The damage, however, doesn't stem solely from metal mines, but from smartphone factories as well.

Many smartphone production facilities are located in the Global South, including in China, Vietnam and India, among others; countries that are vulnerable and are already bearing the brunt of human-caused climate change. An expansion of the production fleet translates to replacing rice fields and farmlands with manufacturers. 

"Smartphone manufacture also generates heat. Both of these impacts affect communities living near the factories and global populations who are vulnerable to climate change," Dr Hudson-Edwards added.

A hopeful message

In October of last year, Apple claimed that its corporate operations are running on 100 percent renewable energy, and said it will commit to a carbon neutral supply chain by 2030. The production of a typical iPhone 14 still accounts for over 80 percent of its total carbon emissions, but it is using more recycled materials like recycled gold and rare earth metals. 

Currently, about 41 million tonnes of e-waste is produced each year, but less than 16 percent are recycled, according to a UN report. Such waste releases a range of toxic chemicals that pose a threat to the health of the local environment and waste pickers, particularly in the Global South, where dumping grounds are typically located, including in places like Ghana and Nigeria. 

Dr Hudson-Edwards pointed out that the challenges in the fight against pollution from smartphones often revolve around the recycling of phone materials. 

"They include ensuring that people give up their old phones for recycling; making sure that smartphones do go forward for recycling rather than ending up in landfill sites or as e-waste; being able to successfully take smartphones apart to recover their valuable components such as copper, gold, silver, lithium and cobalt; and supporting smartphone recycling companies."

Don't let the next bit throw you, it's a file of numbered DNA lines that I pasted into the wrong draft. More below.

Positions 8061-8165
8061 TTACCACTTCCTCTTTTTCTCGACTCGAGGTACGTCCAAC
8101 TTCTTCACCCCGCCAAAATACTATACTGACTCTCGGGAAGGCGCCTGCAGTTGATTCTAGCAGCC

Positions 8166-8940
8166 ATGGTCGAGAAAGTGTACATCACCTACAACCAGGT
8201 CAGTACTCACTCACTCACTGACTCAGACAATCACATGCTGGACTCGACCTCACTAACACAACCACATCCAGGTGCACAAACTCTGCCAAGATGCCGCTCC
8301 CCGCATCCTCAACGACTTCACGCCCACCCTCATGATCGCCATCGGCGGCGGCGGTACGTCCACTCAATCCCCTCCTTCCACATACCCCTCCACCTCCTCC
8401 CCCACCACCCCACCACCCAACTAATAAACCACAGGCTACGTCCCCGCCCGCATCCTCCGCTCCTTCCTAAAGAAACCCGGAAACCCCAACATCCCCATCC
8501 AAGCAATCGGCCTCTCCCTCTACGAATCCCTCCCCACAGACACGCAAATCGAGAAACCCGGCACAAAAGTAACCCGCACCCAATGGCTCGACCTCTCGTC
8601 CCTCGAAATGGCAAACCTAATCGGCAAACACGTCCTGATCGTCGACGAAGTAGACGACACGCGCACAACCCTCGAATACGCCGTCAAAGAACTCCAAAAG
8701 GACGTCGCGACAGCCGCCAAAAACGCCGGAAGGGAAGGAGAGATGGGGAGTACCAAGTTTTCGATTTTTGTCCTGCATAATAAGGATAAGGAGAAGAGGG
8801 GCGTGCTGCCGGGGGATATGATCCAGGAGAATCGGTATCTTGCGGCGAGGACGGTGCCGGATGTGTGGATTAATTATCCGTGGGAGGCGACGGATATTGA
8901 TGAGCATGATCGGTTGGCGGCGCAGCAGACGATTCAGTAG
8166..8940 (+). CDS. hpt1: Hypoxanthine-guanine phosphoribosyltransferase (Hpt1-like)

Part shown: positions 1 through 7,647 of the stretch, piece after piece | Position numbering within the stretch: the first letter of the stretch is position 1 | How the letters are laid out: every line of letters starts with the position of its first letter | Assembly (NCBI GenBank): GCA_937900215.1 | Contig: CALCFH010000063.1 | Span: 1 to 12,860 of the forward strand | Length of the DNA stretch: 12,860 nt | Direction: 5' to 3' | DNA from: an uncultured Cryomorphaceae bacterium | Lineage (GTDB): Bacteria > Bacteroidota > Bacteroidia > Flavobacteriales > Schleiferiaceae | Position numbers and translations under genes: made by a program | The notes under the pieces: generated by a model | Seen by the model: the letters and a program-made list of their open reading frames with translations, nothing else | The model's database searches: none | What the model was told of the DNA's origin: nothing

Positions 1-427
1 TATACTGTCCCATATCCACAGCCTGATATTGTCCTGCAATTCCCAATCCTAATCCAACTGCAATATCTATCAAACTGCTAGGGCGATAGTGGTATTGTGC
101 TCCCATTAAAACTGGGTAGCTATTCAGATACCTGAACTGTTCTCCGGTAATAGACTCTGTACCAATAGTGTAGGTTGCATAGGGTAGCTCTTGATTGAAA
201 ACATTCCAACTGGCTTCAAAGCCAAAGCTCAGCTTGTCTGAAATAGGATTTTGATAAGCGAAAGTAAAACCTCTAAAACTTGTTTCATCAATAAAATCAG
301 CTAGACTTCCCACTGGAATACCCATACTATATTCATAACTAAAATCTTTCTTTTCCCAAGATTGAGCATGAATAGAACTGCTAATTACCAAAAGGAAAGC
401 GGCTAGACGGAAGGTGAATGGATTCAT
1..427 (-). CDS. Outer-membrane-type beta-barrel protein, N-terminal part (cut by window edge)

While the expert said no production is completely carbon-free, the silver linings might lie in the fact that the market of refurbished, used smartphones or those produced out of recycled materials is emerging: Over 251 million used smartphones were shipped across the world in 2021, and by 2027, 200 million more shipments are predicted, according to Statista.

China and India are currently the biggest markets for refurbished and used phones. 

Eco brands like Fairphone aim to produce smartphones with minimal environmental impacts and fair treatment to workers. Fairphone’s phones are said to use 100 percent recycled plastic back cover and produce no e-waste.

A Deloitte report also shows a few other market indicators that point to a more sustainable future of the dirty smartphone industry, including higher durability of smartphones, longer software support and higher costs of brand new devices. 

"With increasing interest in moving to a circular economy globally, I expect this trend [the emergence of refurbished smartphones] will continue," said Dr Hudson-Edwards.

Image by Andrew Guan.

Article written by:
Chermaine Lee
Asia Desk Editor
Embed from Getty Images
Over half of the world’s population owns a smartphone.
Embed from Getty Images
About 41 million tonnes of e-waste is produced each year, but less than 16 percent are recycled, according to a UN report.
Embed from Getty Images
China and India are the biggest markets for refurbished and used phones.